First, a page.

Category: Buddhism

Buddhism

Is Secular Buddhism Possible?

The question whether secular Buddhism is possible might seem absurd at first. Varieties of what has been, or could be called “secular Buddhism” have been around for well over a century, and there is a sizable group of people who consider themselves “secular Buddhists”. So, of course, “secular Buddhism” is possible. So, let’s be a bit more precise. My question is not really whether there are “things” (in a rather broad sense of “thing”) that could be or have been called “secular Buddhism”, but whether there could be something that is genuinely secular and simultaneously genuinely (a variety of) Buddhism....
Buddhism

A Note on the Pāli Canon

(Originally posted on April 27. Major revisions on June 3, 2022.) In chapter 5 of A Buddha Land in This World, I wrote that until the sūtras in the Pāli canon were written down they were recited in periodic meetings of monks, but we have no consistent evidence about the nature, form, and frequency of these meetings, nor about how reliable this process was. However, when I reread this, I wasn’t entirely happy with this sentence because it seems to suggest that I think that oral transmission is the biggest problem for the authenticity of the content of the Pāli...
BuddhismPhilosophy

A Buddha Land in This World (New Book)

My new book, A Buddha Land in This World: Philosophy, Utopia, and Radical Buddhism, has just been published. Here is the abstract/back cover blurb: In the early twentieth century, Uchiyama Gudō, Seno’o Girō, Lin Qiuwu, and others advocated a Buddhism that was radical in two respects. Firstly, they adopted a more or less naturalist stance with respect to Buddhist doctrine and related matters, rejecting karma or other supernatural beliefs. And secondly, they held political and economic views that were radically anti-hegemonic, anti-capitalist, and revolutionary. Taking the idea of such a “radical Buddhism” seriously, A Buddha Land in This World: Philosophy,...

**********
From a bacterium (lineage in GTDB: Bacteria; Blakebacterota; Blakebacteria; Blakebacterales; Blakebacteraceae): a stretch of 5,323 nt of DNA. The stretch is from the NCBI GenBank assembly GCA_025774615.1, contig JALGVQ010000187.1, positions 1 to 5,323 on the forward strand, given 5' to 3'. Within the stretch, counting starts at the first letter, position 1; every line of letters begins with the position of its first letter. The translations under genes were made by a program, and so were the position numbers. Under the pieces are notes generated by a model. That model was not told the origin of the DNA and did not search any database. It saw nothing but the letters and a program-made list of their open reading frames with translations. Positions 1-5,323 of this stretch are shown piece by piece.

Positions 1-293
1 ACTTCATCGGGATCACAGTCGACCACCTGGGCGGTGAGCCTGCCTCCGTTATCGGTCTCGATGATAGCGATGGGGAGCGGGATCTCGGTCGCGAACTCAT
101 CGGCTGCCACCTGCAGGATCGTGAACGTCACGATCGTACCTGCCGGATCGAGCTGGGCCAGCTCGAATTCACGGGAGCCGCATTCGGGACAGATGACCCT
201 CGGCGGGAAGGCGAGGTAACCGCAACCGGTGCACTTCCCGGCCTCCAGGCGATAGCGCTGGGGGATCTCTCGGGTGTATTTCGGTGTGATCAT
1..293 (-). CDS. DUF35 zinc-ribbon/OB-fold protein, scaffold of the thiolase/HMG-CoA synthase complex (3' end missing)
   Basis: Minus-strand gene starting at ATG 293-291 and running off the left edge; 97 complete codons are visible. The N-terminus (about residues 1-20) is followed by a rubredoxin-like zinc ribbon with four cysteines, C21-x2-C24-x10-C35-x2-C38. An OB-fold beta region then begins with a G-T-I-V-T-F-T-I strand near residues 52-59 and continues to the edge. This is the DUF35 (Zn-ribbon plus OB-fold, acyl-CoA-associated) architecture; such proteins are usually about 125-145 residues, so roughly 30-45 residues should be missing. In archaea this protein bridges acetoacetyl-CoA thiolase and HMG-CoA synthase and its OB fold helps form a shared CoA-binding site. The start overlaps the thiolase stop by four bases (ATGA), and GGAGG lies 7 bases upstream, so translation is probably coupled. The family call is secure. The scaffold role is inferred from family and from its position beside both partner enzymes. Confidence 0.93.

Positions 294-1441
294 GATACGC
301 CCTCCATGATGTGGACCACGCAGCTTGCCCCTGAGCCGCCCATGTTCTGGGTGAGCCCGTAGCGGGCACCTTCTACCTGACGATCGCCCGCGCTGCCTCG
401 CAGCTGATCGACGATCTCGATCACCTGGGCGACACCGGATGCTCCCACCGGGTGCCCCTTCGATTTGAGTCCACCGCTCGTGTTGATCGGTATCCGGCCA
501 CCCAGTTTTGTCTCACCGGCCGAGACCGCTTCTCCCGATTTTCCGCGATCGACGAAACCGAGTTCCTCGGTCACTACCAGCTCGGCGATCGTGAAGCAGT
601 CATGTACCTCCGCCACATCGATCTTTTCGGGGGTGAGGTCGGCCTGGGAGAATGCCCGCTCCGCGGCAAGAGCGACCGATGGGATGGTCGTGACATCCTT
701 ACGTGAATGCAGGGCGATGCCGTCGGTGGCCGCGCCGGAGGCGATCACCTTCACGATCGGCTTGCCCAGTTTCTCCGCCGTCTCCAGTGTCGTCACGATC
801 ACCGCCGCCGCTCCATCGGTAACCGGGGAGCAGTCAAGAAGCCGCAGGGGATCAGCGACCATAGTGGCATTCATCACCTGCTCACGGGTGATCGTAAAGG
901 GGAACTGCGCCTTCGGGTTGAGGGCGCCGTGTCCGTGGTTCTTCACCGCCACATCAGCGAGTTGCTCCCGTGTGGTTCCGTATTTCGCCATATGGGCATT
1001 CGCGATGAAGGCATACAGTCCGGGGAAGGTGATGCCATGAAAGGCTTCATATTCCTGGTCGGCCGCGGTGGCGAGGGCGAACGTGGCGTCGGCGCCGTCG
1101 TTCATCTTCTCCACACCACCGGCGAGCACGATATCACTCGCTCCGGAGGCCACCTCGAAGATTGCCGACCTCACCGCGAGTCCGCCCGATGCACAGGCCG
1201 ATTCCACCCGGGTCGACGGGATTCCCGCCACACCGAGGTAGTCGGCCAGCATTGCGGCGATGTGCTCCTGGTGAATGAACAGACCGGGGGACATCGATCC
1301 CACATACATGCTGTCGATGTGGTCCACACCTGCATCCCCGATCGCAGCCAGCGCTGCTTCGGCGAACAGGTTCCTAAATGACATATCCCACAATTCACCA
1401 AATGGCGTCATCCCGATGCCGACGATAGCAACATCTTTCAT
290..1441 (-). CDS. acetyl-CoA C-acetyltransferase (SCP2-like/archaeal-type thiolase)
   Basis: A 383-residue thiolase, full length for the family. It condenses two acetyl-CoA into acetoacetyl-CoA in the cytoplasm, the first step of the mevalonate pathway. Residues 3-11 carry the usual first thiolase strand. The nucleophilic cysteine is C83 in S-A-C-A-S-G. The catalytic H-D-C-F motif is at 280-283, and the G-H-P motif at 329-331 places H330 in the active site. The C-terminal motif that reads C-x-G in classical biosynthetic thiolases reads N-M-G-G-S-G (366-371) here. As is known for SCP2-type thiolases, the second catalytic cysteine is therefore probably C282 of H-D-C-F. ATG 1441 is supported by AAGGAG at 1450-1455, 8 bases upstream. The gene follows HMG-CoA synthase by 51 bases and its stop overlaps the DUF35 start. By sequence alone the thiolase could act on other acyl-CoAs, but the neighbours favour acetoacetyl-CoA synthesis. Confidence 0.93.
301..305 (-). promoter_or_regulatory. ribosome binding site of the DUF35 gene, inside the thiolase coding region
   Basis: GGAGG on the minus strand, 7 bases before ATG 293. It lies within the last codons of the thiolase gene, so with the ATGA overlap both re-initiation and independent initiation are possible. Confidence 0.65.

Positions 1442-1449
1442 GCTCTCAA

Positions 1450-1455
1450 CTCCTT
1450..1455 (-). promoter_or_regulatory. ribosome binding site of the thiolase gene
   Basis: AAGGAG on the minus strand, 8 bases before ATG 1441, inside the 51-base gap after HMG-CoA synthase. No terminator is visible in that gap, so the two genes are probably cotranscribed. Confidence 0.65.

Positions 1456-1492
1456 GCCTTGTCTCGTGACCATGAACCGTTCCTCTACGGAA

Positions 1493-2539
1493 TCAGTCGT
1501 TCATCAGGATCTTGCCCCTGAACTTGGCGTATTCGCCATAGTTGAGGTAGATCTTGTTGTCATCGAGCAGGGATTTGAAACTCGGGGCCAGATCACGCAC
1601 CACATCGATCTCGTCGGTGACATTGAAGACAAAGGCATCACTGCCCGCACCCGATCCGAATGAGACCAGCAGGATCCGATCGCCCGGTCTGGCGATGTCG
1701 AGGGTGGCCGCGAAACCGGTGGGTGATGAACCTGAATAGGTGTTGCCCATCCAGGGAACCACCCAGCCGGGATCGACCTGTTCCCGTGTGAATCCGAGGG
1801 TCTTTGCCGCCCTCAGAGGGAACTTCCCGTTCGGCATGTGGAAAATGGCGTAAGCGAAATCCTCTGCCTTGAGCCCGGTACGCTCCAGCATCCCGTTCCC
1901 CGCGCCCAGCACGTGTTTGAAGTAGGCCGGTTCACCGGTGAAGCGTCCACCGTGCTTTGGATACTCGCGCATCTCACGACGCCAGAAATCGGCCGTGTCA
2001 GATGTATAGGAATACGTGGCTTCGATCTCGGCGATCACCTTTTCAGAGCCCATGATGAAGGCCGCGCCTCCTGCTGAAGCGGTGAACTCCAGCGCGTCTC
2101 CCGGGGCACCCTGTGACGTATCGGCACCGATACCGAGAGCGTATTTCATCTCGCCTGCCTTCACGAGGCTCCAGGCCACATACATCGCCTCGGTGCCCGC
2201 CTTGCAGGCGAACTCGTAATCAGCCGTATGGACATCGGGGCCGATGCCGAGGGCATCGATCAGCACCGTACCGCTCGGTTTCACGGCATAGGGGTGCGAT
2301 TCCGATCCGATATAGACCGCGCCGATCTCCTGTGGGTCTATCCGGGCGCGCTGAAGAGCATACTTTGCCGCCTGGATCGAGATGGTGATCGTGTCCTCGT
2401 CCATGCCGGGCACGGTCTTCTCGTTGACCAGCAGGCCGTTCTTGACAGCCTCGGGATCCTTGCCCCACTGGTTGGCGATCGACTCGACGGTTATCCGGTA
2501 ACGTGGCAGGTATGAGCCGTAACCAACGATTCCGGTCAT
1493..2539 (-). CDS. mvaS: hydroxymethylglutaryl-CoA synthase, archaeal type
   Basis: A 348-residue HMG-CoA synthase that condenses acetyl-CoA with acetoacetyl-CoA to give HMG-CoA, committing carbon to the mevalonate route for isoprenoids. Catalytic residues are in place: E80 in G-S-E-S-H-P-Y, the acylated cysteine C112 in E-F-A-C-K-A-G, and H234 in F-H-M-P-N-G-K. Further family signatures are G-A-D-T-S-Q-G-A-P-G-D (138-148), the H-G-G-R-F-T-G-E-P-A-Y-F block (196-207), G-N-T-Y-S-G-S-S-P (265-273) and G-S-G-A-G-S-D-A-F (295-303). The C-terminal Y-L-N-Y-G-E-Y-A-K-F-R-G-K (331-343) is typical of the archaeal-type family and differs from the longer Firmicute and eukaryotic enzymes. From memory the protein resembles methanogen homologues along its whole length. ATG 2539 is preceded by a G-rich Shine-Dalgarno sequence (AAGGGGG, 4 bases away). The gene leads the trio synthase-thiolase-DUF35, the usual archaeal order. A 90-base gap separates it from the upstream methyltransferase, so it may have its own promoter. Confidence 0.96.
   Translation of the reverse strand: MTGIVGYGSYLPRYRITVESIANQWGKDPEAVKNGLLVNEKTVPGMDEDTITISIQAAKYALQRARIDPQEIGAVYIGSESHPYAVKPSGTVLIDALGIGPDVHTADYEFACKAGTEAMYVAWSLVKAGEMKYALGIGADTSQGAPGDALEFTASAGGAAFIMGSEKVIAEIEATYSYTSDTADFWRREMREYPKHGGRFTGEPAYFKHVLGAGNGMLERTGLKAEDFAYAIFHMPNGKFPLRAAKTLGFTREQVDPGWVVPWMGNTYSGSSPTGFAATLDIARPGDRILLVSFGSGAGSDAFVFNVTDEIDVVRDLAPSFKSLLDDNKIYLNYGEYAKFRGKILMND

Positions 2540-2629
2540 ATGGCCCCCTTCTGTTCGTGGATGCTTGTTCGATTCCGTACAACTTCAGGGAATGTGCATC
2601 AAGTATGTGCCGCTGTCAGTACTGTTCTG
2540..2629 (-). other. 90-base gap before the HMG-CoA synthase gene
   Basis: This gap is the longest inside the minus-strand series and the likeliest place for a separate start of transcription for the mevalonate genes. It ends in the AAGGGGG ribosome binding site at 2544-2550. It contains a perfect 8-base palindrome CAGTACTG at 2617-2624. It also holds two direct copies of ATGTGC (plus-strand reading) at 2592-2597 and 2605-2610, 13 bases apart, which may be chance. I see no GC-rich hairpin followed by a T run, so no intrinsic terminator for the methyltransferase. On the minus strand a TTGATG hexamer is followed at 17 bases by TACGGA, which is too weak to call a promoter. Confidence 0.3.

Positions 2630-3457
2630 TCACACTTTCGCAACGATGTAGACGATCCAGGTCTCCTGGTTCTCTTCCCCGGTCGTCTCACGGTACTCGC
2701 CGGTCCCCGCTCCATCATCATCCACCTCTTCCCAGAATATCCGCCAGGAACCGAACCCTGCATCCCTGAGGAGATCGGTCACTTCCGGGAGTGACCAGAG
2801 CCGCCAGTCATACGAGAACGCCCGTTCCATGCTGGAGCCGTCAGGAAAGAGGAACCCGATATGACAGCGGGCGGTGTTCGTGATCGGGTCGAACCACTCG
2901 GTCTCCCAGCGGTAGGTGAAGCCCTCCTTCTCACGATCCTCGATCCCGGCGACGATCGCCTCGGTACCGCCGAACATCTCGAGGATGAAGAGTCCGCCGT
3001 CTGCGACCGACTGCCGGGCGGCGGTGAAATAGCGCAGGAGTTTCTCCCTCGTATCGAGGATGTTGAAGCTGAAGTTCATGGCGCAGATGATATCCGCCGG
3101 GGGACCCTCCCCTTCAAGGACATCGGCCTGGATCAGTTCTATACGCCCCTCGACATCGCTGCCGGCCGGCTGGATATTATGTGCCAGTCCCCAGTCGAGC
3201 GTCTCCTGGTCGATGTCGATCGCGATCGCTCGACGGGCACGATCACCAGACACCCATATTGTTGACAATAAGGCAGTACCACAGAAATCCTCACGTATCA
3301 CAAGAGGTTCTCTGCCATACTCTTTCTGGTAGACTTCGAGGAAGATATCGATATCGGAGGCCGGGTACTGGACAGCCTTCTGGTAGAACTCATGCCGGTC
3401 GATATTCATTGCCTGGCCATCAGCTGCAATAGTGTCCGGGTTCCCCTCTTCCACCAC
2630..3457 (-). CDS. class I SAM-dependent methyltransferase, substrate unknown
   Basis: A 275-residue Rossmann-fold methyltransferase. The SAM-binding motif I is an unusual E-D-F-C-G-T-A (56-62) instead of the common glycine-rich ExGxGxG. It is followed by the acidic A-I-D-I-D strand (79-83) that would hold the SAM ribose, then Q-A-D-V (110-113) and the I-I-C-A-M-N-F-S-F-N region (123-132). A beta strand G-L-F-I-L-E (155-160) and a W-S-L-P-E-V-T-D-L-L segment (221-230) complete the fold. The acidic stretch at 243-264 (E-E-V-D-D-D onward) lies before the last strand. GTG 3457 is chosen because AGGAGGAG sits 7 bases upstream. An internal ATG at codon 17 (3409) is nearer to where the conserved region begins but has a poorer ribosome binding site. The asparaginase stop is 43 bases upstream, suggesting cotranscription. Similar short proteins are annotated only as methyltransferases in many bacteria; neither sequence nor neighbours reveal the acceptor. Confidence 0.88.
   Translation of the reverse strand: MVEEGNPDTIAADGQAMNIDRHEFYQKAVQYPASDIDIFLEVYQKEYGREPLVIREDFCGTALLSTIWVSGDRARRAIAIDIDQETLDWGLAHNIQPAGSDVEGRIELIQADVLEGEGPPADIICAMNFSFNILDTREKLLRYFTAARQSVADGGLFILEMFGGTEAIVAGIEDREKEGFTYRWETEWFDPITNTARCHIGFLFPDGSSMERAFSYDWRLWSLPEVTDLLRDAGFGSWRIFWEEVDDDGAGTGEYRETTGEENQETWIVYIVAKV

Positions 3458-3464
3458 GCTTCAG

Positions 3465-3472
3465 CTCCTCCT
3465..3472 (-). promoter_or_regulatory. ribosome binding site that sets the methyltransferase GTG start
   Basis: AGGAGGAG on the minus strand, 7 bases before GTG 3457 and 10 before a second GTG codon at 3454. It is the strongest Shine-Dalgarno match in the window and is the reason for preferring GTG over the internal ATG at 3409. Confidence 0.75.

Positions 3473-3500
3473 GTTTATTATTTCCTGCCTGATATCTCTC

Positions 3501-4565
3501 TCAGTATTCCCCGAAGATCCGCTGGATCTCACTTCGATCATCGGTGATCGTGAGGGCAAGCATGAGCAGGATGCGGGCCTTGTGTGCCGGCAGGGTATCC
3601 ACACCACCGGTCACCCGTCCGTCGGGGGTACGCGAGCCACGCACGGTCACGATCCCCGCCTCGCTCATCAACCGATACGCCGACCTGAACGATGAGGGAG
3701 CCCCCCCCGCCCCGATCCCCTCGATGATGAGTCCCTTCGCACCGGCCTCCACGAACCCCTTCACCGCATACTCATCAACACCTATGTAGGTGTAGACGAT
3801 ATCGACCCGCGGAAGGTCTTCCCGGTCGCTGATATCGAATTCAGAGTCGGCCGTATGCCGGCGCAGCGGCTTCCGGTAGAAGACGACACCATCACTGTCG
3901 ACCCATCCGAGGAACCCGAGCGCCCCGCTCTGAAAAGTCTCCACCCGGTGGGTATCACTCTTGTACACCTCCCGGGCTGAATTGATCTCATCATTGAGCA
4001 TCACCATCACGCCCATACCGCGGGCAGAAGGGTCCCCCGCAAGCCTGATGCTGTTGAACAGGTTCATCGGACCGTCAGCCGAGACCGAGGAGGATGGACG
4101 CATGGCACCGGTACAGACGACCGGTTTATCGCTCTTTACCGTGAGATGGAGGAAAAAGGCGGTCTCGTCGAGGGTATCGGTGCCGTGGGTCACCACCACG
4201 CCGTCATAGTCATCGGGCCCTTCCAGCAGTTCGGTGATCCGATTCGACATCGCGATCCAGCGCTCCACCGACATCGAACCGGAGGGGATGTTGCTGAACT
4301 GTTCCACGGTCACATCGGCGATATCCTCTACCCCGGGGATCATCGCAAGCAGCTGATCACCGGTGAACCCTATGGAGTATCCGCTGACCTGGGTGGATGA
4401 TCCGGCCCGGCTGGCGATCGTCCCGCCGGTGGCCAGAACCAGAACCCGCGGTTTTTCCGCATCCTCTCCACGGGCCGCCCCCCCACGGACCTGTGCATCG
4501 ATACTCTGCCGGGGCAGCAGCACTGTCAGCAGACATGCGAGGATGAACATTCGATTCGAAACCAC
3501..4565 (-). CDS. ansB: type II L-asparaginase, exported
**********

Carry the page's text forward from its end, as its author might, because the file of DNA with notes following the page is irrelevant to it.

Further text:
Buddhism

Nan-in and the Professor — A Western Zen Parable

“A Cup of Tea” is a short Zen story that is quite famous and popular among Western (Zen) Buddhists. It’s a bit of a peculiar story, however, as I hope to make clear in the following. Before we turn to that, let’s start with the story itself: Nan-in, a Japanese master during the Meiji era (1868-1912), received a university professor who came to inquire about Zen.Nan-in served tea. He poured his visitor’s cup full, and then kept on pouring.The professor watched the [cup] overflow until he no longer could restrain himself. “It is overfull. No more will go in!”“Like this...
Buddhism

On Secular and Radical Buddhism

In a number of influential books and articles, Stephen Batchelor has proposed, developed, and defended something he has called (among others) “secular Buddhism” and “Buddhism 2.0”. The idea of such a secular or scientific or naturalistic or otherwise not traditionally religious kind of Buddhism isn’t new – it has been especially popular among 20th and 21st Western converts to Buddhism, but there have been Asian precursors as well. Nevertheless, the idea is also somewhat controversial. Adherents of “secular Buddhism” like Batchelor typically consider it a return to the roots of Buddhism and to the original teachings of the Buddha, but...
BuddhismPhilosophy

Book Review of Jay Garfield’s Engaging Buddhism — Extended Version

When the Australasian Journal of Philosophy (AJP) asked me to review Jay Garfield’s (2015) book Engaging Buddhism I didn’t realize that they have a 400-word limit for “Book Notes”. That’s the book-review equivalent of a haiku, which posed an interesting challenge, but which also required cutting 90% of the things I have (or want) to say about Garfield’s book. This “extended version” of my review includes both the pre-publication version of my “Book Note” for AJP and a some additional, more detailed comments. pre-publication version of my “Book Note” for AJP In the preface of his book Garfield observes that...